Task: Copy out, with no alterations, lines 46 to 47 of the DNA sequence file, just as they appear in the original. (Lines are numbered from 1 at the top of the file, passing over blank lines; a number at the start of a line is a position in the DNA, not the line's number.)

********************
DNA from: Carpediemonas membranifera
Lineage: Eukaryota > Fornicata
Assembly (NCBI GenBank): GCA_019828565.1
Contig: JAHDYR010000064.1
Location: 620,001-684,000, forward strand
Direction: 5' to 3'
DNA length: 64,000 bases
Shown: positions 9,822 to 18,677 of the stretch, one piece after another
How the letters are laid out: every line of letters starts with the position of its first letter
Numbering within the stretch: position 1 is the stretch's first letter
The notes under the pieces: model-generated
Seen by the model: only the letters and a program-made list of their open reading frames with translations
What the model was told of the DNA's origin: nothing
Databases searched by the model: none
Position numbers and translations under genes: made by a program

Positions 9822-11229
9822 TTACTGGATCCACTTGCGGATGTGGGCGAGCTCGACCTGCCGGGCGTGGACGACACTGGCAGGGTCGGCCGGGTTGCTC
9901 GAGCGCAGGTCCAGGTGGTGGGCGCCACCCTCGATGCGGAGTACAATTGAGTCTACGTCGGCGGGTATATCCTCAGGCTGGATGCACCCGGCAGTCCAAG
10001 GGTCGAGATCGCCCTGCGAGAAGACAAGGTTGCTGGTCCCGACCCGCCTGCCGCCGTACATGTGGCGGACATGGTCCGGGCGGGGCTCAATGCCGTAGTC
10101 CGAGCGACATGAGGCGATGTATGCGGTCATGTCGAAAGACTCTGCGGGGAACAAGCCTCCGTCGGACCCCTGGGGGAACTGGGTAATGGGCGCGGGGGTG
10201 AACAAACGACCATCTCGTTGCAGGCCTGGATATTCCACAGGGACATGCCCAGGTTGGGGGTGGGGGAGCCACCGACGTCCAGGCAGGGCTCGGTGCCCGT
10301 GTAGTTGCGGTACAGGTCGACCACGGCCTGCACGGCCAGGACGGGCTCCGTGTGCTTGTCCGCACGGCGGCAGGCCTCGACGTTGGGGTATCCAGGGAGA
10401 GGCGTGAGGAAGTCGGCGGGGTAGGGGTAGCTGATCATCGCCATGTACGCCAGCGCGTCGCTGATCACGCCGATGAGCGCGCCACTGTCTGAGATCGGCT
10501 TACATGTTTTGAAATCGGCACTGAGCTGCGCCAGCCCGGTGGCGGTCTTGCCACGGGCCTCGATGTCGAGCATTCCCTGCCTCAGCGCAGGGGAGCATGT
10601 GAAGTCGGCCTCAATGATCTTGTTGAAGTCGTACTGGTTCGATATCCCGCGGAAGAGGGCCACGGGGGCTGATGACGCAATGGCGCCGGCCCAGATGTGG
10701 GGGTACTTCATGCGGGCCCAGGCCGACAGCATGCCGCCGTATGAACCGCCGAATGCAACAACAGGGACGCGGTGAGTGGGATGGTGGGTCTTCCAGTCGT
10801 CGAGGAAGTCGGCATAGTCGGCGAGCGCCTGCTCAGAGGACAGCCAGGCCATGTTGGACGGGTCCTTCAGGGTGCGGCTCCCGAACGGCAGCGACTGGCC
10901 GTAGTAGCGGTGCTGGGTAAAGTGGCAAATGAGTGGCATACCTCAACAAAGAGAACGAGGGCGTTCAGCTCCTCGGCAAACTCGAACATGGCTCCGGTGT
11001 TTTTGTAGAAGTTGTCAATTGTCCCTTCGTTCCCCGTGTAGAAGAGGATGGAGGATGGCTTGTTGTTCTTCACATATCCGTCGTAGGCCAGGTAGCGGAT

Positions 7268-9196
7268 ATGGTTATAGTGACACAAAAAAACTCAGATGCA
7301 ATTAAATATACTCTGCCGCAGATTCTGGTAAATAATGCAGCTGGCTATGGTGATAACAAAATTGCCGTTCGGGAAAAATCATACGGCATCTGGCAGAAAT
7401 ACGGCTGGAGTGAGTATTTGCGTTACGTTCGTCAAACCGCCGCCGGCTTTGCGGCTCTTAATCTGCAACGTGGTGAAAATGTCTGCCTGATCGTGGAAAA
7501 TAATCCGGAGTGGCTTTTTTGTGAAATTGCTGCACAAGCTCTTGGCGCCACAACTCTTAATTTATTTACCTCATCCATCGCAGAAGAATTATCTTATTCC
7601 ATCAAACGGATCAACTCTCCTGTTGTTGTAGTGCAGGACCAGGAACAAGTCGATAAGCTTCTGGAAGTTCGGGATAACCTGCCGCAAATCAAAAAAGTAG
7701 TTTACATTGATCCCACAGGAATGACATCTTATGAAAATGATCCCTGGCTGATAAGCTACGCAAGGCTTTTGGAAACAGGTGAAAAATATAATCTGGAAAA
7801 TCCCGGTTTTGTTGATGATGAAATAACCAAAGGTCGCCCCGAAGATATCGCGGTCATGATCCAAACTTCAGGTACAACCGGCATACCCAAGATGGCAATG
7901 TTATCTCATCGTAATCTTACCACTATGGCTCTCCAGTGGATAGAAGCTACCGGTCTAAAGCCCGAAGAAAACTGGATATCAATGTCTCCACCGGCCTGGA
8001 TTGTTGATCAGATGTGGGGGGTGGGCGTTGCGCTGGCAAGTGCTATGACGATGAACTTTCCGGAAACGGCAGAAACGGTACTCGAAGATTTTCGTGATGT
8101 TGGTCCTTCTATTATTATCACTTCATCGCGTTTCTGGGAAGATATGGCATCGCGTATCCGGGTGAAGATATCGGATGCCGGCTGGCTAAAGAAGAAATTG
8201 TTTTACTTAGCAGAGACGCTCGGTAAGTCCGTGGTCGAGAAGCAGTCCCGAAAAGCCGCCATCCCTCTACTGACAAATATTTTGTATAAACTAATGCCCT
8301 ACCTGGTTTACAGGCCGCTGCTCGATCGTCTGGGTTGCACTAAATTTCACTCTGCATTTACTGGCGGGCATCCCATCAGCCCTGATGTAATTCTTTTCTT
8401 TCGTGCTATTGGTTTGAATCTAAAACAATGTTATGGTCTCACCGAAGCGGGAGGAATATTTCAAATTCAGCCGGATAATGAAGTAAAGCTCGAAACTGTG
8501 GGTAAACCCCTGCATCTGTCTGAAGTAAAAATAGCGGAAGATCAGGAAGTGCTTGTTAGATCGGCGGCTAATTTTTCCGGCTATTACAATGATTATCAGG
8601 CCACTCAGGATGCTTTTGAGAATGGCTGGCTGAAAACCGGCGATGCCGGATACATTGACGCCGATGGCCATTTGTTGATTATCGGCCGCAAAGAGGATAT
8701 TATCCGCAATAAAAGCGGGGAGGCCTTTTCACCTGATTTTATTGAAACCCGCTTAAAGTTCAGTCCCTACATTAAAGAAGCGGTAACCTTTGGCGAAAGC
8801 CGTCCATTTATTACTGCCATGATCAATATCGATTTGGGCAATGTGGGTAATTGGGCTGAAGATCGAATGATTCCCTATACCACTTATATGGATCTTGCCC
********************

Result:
8701 TATCCGCAATAAAAGCGGGGAGGCCTTTTCACCTGATTTTATTGAAACCCGCTTAAAGTTCAGTCCCTACATTAAAGAAGCGGTAACCTTTGGCGAAAGC
8801 CGTCCATTTATTACTGCCATGATCAATATCGATTTGGGCAATGTGGGTAATTGGGCTGAAGATCGAATGATTCCCTATACCACTTATATGGATCTTGCCC